Super rare, purple-pink diamond up for auction, could fetch $38 million

Mined by Russian diamond producer Alrosa, the 14.83-carat diamond was cut from the largest pink crystal ever found in Russia. (AP)
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Updated 12 October 2020

Super rare, purple-pink diamond up for auction, could fetch $38 million

  • The oval gem is named after a Russian ballet ‘The Spirit of the Rose’
  • Pink diamonds are both rare and aesthetically highly prized by collectors

HONG KONG: An extremely rare, vivid purple-pink diamond mined in Russia is expected to fetch up to $38 million when it goes under the hammer on Nov. 11, the auction house Sotheby’s said on Monday.
The oval gem, which is named after a Russian ballet ‘The Spirit of the Rose’, is the largest of its kind to be offered at auction. The trend for colored stones has increased as an asset class by the super-rich in recent years.
Mined by Russian diamond producer Alrosa, the 14.83-carat diamond was cut from the largest pink crystal ever found in Russia, Sotheby’s said.
“The occurrence of pink diamonds in nature is extremely rare in any size. Only one percent of all pink diamonds are larger than 10-carats,” said Gary Schuler, worldwide chairman of Sotheby’s jewelry division.
Naturally colored diamonds occur because they possess a particular lattice structure that refracts light to produce colored, rather than white, stones.
Pink diamonds are both rare and aesthetically highly prized by collectors, analysts say.
The gem is being shown in Hong Kong, Singapore and Taipei before being auctioned in Geneva on Nov. 11.


Mysterious obelisk in US desert draws wild theories

Updated 25 November 2020

Mysterious obelisk in US desert draws wild theories

  • Some observers pointed out the object’s resemblance to the avant-garde work of John McCracken

LOS ANGELES: A mysterious metal obelisk found buried in the remote western United States desert has inflamed the imaginations of UFO spotters, conspiracy theorists and Stanley Kubrick fans around the world.
The shiny, triangular pillar – which protrudes approximately 12 feet from the red rocks of southern Utah – was spotted last Wednesday by baffled local officials counting bighorn sheep from the air.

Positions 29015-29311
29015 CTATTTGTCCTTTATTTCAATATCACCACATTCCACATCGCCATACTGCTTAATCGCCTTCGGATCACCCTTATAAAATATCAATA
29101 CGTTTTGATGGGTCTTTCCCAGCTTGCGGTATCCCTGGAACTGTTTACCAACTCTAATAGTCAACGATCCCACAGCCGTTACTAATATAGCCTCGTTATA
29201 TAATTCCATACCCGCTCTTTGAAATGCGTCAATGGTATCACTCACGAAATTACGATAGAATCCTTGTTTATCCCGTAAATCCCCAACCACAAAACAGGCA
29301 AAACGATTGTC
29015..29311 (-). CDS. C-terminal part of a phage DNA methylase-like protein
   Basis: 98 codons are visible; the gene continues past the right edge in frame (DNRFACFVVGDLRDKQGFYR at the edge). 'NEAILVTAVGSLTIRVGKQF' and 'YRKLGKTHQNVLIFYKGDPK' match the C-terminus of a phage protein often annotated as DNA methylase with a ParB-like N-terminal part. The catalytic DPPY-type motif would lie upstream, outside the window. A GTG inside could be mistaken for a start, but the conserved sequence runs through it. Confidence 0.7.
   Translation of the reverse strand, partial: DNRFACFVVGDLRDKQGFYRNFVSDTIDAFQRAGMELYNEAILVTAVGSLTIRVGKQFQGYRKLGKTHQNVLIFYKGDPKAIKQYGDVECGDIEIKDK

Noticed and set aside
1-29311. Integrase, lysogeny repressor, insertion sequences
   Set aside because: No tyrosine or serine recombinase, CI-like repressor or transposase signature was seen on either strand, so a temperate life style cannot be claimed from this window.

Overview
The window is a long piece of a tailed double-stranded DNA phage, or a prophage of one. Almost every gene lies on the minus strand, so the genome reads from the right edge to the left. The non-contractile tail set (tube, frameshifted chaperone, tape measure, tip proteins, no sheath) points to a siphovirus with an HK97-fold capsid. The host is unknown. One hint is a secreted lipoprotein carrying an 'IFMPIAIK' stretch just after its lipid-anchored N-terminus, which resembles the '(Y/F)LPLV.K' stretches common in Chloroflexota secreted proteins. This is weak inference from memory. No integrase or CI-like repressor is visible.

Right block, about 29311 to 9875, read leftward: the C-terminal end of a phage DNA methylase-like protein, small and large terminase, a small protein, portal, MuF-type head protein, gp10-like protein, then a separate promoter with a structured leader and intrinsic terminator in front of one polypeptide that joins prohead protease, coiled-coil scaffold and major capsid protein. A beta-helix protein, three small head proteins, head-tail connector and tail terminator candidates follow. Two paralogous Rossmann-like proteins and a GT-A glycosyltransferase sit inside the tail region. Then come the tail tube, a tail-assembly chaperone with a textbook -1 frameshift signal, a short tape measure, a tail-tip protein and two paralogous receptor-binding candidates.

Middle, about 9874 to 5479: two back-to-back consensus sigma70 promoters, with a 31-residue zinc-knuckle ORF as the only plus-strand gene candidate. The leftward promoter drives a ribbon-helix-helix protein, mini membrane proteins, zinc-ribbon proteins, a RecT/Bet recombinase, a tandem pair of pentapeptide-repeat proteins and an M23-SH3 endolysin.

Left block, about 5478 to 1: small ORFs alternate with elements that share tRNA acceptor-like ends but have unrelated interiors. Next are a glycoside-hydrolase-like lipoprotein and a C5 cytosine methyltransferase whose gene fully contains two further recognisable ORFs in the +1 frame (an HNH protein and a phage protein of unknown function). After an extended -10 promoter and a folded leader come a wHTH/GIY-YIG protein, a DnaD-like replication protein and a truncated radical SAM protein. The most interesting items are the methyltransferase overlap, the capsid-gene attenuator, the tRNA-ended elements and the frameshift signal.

After landing their helicopter to investigate, Utah Department of Public Safety crew members found “a metal monolith installed in the ground” but “no obvious indication of who might have put the monolith there.”
“It is illegal to install structures or art without authorization on federally managed public lands, no matter what planet you’re from,” warned the agency in a tongue-in-cheek press release Monday.
News of the discovery quickly went viral online, with many noting the object’s similarity with strange alien monoliths that trigger huge leaps in human progress in Kubrick’s classic sci-fi film “2001: A Space Odyssey.”
Others remarked on its discovery during a turbulent year that has seen the world gripped by the COVID-19 pandemic, and optimistically speculated it could have a different function entirely.
“This is the ‘reset’ button for 2020. Can someone please press it quickly?” joked one Instagram user.
“Up close it reads: ‘Covid vaccine inside’” wrote another.
Although officials have refused to disclose the object’s location out of fear that hordes of curious sightseers would flock to the remote wilderness, a Reddit user said they had managed to geo-locate the obelisk using surrounding rock formations.
Sharing the Google Earth location – where a small structure can be seen, roughly six miles from the nearest road – the user said the structure was first photographed by Google in 2016.
Bret Hutchings, the pilot who happened to fly over the obelisk, speculated that it had been planted by “some new wave artist.”
Some observers pointed out the object’s resemblance to the avant-garde work of John McCracken, a US artist who lived for a time in nearby New Mexico, and died in 2011.
On Tuesday a spokeswoman for his representative David Zwirner said it was not one of McCracken’s works, but possibly by a fellow artist paying homage.
However later in the day Zwirner gave another statement in which he suggested the piece was indeed by McCracken, meaning it had lain undiscovered in the desert for nearly a decade.
“The gallery is divided on this,” Zwirner said. “I believe this is definitely by John.”
He added: “Who would have known that 2020 had yet another surprise for us. Just when we thought we had seen it all. Let’s go see it.”
Either way, Hutchings admitted it was “about the strangest thing I’ve come across out there, in all my years of flying.”
“We were kind of joking around that if one of us suddenly disappears, then the rest of us make a run for it,” he told local news channel KSLTV.